Film Cameras Still Available

You can find those old film SLR cameras on ebay- $20-$30. I have an old Pentax film SLR sitting in my closet.

When digital cameras first came out, they could not compete because film images were so much better, especially when using the medium or large format cameras. But digital image quality has improved drastically (and is still improving) with digital sensor and software advances.

The Advantages of Film Photography

It is true that film does produce a different “look”, although modern post processing software can create that same look. Some photographers prefer using film over digital – and now pay a premium to buy and develop film. These devoted souls may want the quality that film can provide for wall size prints, and they may enjoy the nostalgic feel of a film camera.

Digital Photography is Truly Revolutionary

I will never go back to film cameras.  Never Never Never.

The resources that can be brought to bear using digital photography are truly revolutionary, for all levels and all ages of photographers, for all matter of uses. Most work fast and in very low light. As with most things, the image quality depends, in part, on how much you pay for your DSLR and lenses.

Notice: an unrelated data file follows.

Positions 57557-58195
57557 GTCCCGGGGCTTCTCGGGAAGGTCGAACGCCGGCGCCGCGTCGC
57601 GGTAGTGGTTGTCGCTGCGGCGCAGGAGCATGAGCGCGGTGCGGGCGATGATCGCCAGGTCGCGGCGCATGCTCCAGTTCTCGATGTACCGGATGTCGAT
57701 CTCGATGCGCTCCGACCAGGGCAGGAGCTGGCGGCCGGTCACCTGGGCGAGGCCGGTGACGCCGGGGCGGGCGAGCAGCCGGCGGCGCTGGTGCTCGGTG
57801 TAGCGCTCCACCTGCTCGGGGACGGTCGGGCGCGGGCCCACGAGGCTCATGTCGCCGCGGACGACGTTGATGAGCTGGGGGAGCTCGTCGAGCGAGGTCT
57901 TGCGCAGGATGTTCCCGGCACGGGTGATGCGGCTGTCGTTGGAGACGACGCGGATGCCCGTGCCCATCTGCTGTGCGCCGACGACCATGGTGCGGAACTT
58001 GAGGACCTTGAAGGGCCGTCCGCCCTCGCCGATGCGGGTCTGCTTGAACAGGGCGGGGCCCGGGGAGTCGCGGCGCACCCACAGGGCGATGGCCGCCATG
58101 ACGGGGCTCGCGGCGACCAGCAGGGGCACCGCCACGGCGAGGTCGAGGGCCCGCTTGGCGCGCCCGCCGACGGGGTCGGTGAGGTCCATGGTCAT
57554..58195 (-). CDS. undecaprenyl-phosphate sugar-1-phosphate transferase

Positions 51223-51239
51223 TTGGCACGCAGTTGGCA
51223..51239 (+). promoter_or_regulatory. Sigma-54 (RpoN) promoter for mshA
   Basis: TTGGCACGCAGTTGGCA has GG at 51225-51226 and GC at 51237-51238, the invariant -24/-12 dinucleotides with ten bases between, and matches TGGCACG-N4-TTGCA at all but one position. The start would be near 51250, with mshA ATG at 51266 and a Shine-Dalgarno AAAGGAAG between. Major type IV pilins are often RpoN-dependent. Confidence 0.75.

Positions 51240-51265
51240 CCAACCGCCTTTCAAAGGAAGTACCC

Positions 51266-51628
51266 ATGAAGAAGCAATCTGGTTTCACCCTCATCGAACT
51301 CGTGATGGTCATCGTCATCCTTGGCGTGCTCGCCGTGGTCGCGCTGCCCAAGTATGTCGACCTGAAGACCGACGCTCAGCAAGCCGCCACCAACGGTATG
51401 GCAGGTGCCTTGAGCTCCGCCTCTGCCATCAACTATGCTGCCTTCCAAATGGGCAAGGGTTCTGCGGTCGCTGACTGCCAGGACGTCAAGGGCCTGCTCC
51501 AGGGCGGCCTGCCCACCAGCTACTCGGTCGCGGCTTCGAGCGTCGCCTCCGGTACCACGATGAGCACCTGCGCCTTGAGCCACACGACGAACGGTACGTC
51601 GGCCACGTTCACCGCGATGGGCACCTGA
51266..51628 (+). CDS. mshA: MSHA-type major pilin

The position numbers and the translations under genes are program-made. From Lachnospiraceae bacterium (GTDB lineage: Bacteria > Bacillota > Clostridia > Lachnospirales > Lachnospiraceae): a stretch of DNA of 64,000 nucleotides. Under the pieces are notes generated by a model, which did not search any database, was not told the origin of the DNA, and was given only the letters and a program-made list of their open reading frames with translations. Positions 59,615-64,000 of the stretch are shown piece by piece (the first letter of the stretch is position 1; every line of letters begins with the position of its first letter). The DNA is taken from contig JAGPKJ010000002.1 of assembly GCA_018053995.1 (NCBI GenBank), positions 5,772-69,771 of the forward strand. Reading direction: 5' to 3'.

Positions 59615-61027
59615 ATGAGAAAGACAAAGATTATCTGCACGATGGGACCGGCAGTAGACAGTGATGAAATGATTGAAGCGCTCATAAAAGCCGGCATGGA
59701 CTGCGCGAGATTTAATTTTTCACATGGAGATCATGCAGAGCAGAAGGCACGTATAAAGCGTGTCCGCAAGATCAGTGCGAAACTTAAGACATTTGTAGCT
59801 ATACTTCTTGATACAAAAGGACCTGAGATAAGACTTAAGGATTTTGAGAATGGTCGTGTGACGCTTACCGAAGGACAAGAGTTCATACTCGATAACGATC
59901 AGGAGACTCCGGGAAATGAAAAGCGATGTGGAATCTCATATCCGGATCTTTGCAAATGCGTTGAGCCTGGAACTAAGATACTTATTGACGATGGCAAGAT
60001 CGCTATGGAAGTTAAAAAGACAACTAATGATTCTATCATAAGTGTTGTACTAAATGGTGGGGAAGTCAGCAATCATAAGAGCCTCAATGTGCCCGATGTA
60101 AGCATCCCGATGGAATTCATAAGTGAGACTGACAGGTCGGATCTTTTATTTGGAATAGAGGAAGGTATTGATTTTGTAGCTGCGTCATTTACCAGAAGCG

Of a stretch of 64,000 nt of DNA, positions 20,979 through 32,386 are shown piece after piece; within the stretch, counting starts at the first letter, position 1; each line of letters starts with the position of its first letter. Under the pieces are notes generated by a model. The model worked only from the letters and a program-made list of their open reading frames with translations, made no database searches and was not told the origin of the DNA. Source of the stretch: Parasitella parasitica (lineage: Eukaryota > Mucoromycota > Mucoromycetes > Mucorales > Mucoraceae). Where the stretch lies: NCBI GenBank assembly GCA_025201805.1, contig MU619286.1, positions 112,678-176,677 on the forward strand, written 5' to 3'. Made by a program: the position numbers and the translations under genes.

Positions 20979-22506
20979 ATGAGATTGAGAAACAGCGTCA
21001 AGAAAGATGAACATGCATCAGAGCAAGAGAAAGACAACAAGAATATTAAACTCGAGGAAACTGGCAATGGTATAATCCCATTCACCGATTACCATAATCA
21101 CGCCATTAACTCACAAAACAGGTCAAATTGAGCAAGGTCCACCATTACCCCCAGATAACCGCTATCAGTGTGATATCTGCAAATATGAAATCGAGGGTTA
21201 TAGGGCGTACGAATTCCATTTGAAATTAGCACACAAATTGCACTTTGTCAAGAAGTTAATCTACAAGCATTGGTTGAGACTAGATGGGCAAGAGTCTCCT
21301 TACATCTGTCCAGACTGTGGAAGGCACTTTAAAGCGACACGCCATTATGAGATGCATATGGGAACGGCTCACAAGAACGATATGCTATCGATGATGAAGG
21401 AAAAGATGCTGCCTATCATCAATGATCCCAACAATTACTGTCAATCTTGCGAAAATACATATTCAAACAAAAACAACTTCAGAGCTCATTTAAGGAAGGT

Simply put, film photography can not compete with the fast, easy, and free advantages that come with using digital cameras. Carrying a digital camera phone is second nature to almost everyone these days. Capturing memories is easy and convenient and the results can be instantly shared, organized, stored and backed up on the web. Digital photography makes blogging possible. And, if you want a hard copy, beautiful photo books worthy of coffee table display can be put together in minutes.

Finally, there is so much less waste and pollution from harmful and toxic chemicals because you don’t need to process the photos to view them.

Common Yet Amazing

The widespread accessibility and use of quality digital photography are as common and as amazing as these sparrows. (song sparrows below and white crowned sparrows above).

Young Song Sparrow Photographed on Top of a Corn Stalk
Young Song Sparrow Photographed on Top of a Corn Stalk
ISO 640 f/6.3; 1/2000 second.
It was a cold morning at the west end of the Allegan Forest (38 degrees) when I photographed this little Song Sparrow. I love the poofed up feathers – his effort to keep warm.
Photograph of Common Song Sparrow
Wet Song Sparrow Enduring a Very Cold Morning
ISO 400; f/6.3; 1/1250 Second

What’s to Come in Digital Photography?

I’d like my camera and long lenses to be lighter and smaller please.

Perhaps this request is not so far away.  See  this link.  It will take you to an article in “Photography Life” by photographer and writer, Nasim Mansurov‘s.  Nasim’s writing is relevant to this week’s blog posting in a couple ways.

  1. He is interested in exploring film photography, so he may have some powerful arguments about the pros of film photography, and
  2. He has done his research and is well informed about what the future might bring regarding digital imagery.

“Photography Life” is an excellent resource for photographers. I highly recommend it.